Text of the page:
Mobile Version | Print-Friendly Version
TESOL Globe
August 2014
TESOL Globe
Forward to a Friend  |  RSS Feeds  |  Archives  |   Follow us on TwitterLike us on FacebookFollow us on LinkedIn
ADVERTISEMENT
Using Metaphor to Teach Second Language Writing
by Ha Hoang

In the middle of the 20th century, metaphor started to be connected to human cognition. In 1980, Lakoff and Johnson published Metaphors We Live By, a seminal work which used evidence of daily speech to point out that metaphor is pervasive in everyday language and, more important, that metaphor can structure thinking. According to Lakoff and Johnson, “the essence of metaphor is understanding and experiencing one kind of thing in terms of another” (p. 5). This definition stipulates that metaphor is conceptual, that is, it has to do with the mind, not just with language. Our basic daily life experiences with our body, senses, food, and so on shape the way we perceive the world, and give rise to conceptual metaphors, which are re-represented in different modes, one of which is language. For example, we say

It is difficult to digest all this information at the same time.
His points are hard to swallow.
He devoured the book.

because ideas are conceptualized as food. So here we have a conceptual metaphor—IDEAS ARE FOOD (conceptual metaphors are capitalized according to cognitive linguistics convention)—and a number of expressions that we use to manifest this conceptual metaphor.

The application of metaphor to language teaching is situated in the cognitive linguistics paradigm. The elicitation of conceptual metaphor has been employed as a powerful tool to study teacher and learner beliefs. Raising learners’ awareness of metaphor has been found to aid comprehension and retention of unfamiliar figurative language. In addition, researchers study the patterns and dynamics of the linguistic metaphors in texts to investigate ways to help learners master the process of making meaning via metaphor.

Along the same lines, I will discuss how metaphor can help with a second language (L2) writing class, focusing on how it can aid the L2 learners in writing conceptualization, idea development, and word choice.

Writing Conceptualization

Using metaphor to help learners conceptualize their own writing fits well into the process approach to writing. Teachers can invite learners to reflect on what they think of writing with a simple worksheet that elicits metaphors by asking learners to complete the following sentence:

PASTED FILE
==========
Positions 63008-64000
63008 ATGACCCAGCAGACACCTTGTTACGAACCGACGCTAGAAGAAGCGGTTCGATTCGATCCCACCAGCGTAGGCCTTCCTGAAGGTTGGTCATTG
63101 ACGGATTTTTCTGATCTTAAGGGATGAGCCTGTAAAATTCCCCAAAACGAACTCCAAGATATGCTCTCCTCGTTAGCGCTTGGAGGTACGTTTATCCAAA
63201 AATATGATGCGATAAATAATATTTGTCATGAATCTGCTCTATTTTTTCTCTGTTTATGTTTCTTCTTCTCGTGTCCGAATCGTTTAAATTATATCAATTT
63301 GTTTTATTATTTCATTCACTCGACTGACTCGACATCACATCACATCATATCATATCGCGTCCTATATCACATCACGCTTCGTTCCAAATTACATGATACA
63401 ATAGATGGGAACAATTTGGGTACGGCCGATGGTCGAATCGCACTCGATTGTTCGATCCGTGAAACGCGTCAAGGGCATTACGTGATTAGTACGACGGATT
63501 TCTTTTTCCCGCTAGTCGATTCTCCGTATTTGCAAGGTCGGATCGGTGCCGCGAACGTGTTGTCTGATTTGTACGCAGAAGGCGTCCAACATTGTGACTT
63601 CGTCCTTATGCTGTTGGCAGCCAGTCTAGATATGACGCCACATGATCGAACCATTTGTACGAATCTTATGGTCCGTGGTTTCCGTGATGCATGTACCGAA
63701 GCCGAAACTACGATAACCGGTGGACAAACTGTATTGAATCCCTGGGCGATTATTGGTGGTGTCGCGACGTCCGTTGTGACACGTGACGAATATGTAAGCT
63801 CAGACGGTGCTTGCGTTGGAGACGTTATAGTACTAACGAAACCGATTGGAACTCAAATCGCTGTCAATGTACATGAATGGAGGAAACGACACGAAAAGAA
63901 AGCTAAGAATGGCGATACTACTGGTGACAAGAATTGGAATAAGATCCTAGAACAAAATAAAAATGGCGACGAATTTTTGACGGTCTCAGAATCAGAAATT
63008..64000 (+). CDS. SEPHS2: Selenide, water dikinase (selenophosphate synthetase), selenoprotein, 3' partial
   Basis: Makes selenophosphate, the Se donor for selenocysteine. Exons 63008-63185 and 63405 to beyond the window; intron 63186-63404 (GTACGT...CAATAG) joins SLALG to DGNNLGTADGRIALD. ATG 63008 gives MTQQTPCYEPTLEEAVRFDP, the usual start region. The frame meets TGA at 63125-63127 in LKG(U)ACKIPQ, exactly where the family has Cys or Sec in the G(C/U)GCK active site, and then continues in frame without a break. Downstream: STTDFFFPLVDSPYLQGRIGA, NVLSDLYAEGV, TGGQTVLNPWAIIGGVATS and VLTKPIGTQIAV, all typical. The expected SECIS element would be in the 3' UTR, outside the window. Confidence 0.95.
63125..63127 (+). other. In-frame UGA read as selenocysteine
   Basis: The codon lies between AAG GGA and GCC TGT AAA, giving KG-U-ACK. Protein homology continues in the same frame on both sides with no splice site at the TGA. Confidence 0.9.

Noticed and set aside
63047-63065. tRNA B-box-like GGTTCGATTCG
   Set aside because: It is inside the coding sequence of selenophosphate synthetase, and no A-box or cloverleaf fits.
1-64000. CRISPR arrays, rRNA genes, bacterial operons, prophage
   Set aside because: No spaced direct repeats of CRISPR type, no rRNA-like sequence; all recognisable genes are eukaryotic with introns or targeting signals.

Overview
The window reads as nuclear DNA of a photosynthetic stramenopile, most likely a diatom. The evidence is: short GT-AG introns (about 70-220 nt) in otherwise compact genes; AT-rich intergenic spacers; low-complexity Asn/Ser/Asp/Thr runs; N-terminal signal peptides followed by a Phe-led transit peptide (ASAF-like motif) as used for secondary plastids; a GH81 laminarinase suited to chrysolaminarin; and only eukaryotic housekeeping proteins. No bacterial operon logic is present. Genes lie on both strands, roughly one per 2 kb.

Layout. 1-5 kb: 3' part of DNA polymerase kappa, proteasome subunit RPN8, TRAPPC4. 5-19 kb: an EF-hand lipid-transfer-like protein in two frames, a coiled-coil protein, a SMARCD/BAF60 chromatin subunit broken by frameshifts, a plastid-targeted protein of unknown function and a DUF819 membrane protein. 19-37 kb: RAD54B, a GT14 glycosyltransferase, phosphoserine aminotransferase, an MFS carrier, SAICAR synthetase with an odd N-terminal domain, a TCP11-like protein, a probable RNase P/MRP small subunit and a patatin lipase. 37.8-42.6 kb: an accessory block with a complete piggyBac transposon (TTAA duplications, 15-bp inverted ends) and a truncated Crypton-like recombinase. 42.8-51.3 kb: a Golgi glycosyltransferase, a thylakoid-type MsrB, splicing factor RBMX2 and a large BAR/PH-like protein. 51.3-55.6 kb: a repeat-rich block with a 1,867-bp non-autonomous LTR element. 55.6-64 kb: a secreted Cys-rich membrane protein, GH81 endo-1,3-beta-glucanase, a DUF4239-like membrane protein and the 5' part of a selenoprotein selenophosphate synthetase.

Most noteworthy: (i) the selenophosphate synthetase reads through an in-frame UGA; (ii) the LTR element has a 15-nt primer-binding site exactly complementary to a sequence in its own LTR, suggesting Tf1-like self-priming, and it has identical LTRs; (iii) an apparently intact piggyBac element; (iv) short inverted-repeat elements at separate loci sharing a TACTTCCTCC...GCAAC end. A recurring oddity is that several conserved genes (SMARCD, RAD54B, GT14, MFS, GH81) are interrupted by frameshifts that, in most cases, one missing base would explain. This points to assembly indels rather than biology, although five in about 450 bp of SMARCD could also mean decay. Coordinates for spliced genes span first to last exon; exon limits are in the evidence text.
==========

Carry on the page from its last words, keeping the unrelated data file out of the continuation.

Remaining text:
I think that writing/a writing course is (like) . . . because . . .
After important milestones in the course, teachers can change the worksheet:

After . . . , I now think that writing/a writing course is (like) . . . because . . .
I have (not) changed my mind because . . .

Teachers can also help learners elaborate on their metaphors of writing by extending their metaphors (i.e., using metaphorical entailments, to use the cognitive linguistics term). For example, if a learner sees her writing course as a trip, ask her,

Where are you heading?
How do you picture your destination?
What luggage have you got?
What challenges do you expect to experience along the way?

This elaboration can be part of a peer response session or a group feedback conference. Because metaphor has the power to activate the “known” to prepare for the “unknown,” it can bridge gaps in knowledge and learning, giving both learners and teachers the metacognitive tool to explore the learner writing world. The activity can be incorporated into the learner’s portfolio of the course to track the changes as she develops as a writer over time. As metaphor is usually strongly imageable, to make it more appealing for the portfolio, teachers can have learners sketch their metaphors into artworks. This can work very well for young learners, whose world is often richly visual.

Developing Ideas

As a writing teacher, this has happened to me many times: A learner complains that she does not have ideas or she cannot express her ideas. Metaphor can offer two solutions here for learners to generate ideas and clarify their points. They can use metaphor signaling devices such as A is like . . . , A is B, which/who . . . , A is B because . . . , If . . . to call for the supporting details of the idea in point. Analogical thoughts that come after these expressions are metaphorical in nature. For example, in order to support her point that Literature plays an important role in life, a learner writes, If a person knows everything in the world except for literature, he is building a tower without foundation.While sentences such as this do not exert additional while-writing cognitive load in terms of language structures, their explanatory power is beyond doubt. The metaphorical example clarifies what the writer wants to say, giving weight to her argument.